Unpacking Apple’s latest iOS14 privacy policy guidance

On January 28th — which is Data Privacy Day — Apple released a whimsical consumer-centric guide for consumers on how changes to its iOS privacy policy will change their interactions with apps, websites, and other third parties. This release coincided with a speech that Apple CEO Tim Cook delivered at the EU data conference.

The guide, titled A Day in the Life of Your Data, provides an overview of how consumer data is harvested from various properties for the purposes of optimizing in-product content experiences and advertising campaigns. The guide is thorough and easily intelligible, with simple illustrations that competently elucidate a complex (and certainly opaque) system.

Notably, Apple used this guide as an opportunity to provide a timeline for the mandatory rollout of the ATT prompt: “spring.” Regular readers of MDM will know that March has been pegged as the assumed rollout target for some time (at least since December, when I tweeted about it — although it seems that Apple will make the ATT prompt mandatory in the next release, and not in iOS 14.4).

At the end of the guide, Apple constructed a FAQ that is ostensibly targeted to consumers but which bleeds advertiser-directed subtext. Advertisers that have been paying attention to news and developments within the mobile ecosystem should be aware of most of the information that is revealed in the FAQ, but it is worth reviewing the points that were published if only because Apple is explicitly saying some of these things clearly, intelligibly, and publicly for the first time.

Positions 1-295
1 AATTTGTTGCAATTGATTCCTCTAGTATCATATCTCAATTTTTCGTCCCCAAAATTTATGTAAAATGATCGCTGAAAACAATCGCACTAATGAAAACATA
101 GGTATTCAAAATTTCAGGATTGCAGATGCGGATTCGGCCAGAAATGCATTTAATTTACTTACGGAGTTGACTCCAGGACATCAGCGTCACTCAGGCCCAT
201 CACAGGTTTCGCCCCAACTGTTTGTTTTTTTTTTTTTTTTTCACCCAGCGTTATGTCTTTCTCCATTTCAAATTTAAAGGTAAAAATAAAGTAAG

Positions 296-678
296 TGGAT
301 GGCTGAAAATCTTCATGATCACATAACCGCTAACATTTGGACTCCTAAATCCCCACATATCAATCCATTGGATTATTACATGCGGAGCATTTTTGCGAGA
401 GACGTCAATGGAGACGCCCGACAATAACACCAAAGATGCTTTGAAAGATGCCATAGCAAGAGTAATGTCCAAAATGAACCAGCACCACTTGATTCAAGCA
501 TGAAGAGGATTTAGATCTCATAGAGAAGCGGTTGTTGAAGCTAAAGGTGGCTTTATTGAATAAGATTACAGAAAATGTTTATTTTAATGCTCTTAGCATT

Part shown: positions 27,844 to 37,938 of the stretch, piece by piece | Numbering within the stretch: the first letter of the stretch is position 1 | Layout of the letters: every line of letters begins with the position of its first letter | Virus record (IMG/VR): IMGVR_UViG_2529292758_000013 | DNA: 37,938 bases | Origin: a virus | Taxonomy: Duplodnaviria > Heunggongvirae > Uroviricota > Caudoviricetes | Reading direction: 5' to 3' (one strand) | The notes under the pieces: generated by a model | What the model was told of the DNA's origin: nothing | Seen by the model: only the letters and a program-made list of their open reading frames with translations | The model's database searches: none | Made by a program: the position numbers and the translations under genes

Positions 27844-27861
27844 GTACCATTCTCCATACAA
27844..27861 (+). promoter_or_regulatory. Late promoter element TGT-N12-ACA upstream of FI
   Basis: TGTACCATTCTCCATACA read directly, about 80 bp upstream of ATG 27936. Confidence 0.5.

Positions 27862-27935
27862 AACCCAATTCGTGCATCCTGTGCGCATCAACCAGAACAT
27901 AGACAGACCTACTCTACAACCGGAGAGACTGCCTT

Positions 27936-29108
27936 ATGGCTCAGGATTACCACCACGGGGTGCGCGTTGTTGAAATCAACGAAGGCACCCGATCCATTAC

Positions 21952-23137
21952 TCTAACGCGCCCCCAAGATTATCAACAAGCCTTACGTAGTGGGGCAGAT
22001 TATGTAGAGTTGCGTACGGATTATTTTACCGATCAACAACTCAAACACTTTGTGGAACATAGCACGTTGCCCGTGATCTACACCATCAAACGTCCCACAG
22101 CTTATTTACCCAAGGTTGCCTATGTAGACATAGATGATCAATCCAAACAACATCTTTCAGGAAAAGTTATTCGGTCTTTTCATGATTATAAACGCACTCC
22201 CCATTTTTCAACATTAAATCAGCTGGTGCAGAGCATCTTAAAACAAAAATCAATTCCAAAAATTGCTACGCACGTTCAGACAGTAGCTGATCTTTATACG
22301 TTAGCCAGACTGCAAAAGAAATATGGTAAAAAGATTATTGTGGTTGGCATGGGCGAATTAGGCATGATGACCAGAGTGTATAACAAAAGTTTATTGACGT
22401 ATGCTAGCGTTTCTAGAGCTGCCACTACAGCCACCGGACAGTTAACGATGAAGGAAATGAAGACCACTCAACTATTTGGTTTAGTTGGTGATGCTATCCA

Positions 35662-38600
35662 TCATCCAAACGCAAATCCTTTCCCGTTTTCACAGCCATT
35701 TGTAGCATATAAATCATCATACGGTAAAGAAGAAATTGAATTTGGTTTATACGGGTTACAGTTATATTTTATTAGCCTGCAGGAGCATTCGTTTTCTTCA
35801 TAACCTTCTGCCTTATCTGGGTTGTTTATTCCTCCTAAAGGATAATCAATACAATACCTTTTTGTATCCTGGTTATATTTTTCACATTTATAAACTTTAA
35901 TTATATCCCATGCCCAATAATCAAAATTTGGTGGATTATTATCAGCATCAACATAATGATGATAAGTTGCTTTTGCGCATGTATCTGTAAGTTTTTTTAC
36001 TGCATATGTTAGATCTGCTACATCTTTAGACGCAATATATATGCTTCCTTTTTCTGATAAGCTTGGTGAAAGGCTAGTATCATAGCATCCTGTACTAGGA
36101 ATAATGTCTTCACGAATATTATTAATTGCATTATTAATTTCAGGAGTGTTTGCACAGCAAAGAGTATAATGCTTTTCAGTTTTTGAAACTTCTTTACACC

This guidance should put to rest any assumptions around developers being able to gate content by the opt-in. What Apple is saying here is that no aspect of the app’s functionality can be restricted by the user’s choice in the ATT prompt.

Apple is saying here that it expects ad platforms to respect the spirit of the directive of the ATT prompt and to not use server-to-server conversion measurement methods to track user activity outside of Apple’s purview. I’ve heard from institutional investors and ad tech companies that believe all IDFA-enabled tracking activity can simply shift to server-to-server conversion measurement; this is, and always has been, delusional. Apple will know if a developer is contravening ATT guidelines by sending conversions to an ad platform via server-to-server methods, and they will remove those developers’ apps from the App Store as a consequence.

There is nothing really new in this passage. Facebook announced its Limited Login SSO method last week to comply with ATT guidelines.

This has to do with the privacy labels that Apple rolled out late last year.

Again, nothing revealed in the guide is new, per se, except that Apple has now publicly acknowledged a timeline and clarified some of the points that ad tech vendors are attempting to generated confusion around.